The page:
Slack released their S-1 today, and as usual with SaaS companies I took time to read through it. I do not usually do write ups on S-1’s, in fact, this is my first one.
As I read through it there were some interesting learnings worth calling out, especially around their strategy.
Here are a few takeaways:
I knew they had users around the world. But 600,000 organizations in over 150 countries is about 100 more countries than I would have guessed. And not just countries, but they have active users in nearly every major country in the world.
They have established international offices, including offices in Australia, Canada, Ireland, India, Japan, and the United Kingdom, and plan to continue to expand international operations in the future.
The Slack community includes 500,000 registered developers. Developers have collectively created more than 450,000 third-party applications for Slack to-date that are active, meaning used in an average week at least once.
As you read through the S-1, it’s clear that Slack’s strategy is a more multi-dimensional approach than you might think. It is as much about apps and files as it is about remote team communication. And that brings me to my next point…
Slack is an Aggregator
The positioning by Slack in their S-1 around aggregating other apps was brilliant. And they backed it up with stats that make your eyes roll as a SaaS leader. For example, according to their S-1, Slack says a typical enterprise uses more than 1,000 cloud services.
If you continue reading the S-1, you can clearly see this strategy come into play looking at their partnerships. They are adding major data sources in enterprise companies that allow them to more easily aggregate information as a centralized hub.
This gives Slack a second competitive advantage, not just as a hub for communication, but as a centralized aggregator of other cloud-based tools in large enterprises. Talk about sticky.
50 million hours. That’s how much time Slack users spend on Slack in a given week. During the week ending January 31, 2019, more than 1 billion messages were sent in Slack.
During this same time, on a typical workday, users at paid customers averaged nine hours connected to Slack through at least one device. They also spent more than 90 minutes actively using Slack. Compare that to YouTube’s 40 minute daily average viewing, and you can really start to put this data into context.
Efficiency at Scale
Unlike many other hyper-growth technology companies, Slack has managed to keep losses flat while maintaining growth. Revenue was $105.2 million, $220.5 million, and $400.6 million in 2017, 2018, and 2019, respectively.
In comparison, net losses were relatively flat/down at $146.9 million, $140.1 million, and $138.9 million in 2017, 2018, and 2019, respectively.
Organic vs. Paid Marketing
Sales and marketing expenses have increased, but not nearly as much as revenue. This is a credit to the Slack organic growth model they tout throughout their S-1. Organic growth is generated as users realize the benefits of Slack. And in turn they will always spend less on marketing than other technology companies.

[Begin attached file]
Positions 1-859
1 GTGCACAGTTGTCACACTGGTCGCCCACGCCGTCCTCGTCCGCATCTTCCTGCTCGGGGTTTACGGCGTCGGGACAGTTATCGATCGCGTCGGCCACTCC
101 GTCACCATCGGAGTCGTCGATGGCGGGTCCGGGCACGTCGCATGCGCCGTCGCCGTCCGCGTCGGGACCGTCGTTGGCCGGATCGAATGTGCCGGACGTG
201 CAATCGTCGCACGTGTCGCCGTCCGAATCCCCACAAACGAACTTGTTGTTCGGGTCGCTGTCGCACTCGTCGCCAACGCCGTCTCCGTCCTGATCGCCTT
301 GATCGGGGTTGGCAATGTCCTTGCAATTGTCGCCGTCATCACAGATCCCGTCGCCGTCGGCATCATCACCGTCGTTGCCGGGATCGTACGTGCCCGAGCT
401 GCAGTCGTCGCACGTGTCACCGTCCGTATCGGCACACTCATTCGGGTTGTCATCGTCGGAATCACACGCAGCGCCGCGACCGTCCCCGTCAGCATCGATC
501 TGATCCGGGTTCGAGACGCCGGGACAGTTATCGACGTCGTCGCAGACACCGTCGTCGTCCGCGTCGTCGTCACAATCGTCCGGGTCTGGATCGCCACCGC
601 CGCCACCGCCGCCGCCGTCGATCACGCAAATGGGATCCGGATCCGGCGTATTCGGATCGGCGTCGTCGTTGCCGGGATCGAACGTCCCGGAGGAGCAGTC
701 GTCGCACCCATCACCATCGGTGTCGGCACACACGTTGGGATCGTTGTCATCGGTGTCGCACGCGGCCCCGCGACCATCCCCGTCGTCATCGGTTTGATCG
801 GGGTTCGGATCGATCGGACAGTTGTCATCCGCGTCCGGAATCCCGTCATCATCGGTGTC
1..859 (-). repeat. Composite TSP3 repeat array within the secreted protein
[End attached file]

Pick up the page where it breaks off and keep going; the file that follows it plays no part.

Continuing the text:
Slack may be a fun and energetic brand, but make no mistake, they are an enterprise SaaS company. Over the last 2 years they have seen total customers increase roughly 2x, but 100k customers increase more than 4x.
You can see this in the incredible case studies they have from companies like Oracle and Splunk. These are listed near the end of the S-1, definitely check them out.
I found the Oracle one particularly interesting. Oracle has over 1,100 Slack apps installed and their team churns through 18,000 file uploads daily. That is the equivalent of roughy 4 files uploaded per person to Slack each day. When you see the combined user adoption, wide app integrations, and voracious daily file uploads, the enterprise value is obvious.
Major League Competitors
I love the competitors Slack lists in their S-1. First, they state their primary competitor as Microsoft. This is likely due to O365 having a similar aggregator model. And it makes total sense when you read their ultimate vision (see the previous section on Slack as an aggregator).
Don’t sleep on Office 365. It has quickly grown into a central hub for many organizations at scale, and is surprisingly well integrated with other apps. Slack also lists other communication and productivity tools like Alphabet, Cisco, and Facebook. But those comparisons are not nearly as interesting as their juxtaposition against MSFT.
Another Reason to Buy AMZN
Speaking of stock tickers like MSFT, buy some AMZN. Like so many other SaaS platforms, Slack is built on AWS. And it enables them to order and reserve server capacity in varying amounts and sizes distributed across multiple regions. Slack is pretty clear that they are dependent on the Amazon cloud. This follows another high-profile IPO company Lyft who will be spending $300M on AWS through 2021.
Hopefully this provided some insights into Slack’s upcoming IPO without having to dig through too much of their S-1. At the end of the day, I will definitely try to pick up some shares after the IPO based on what I read this morning.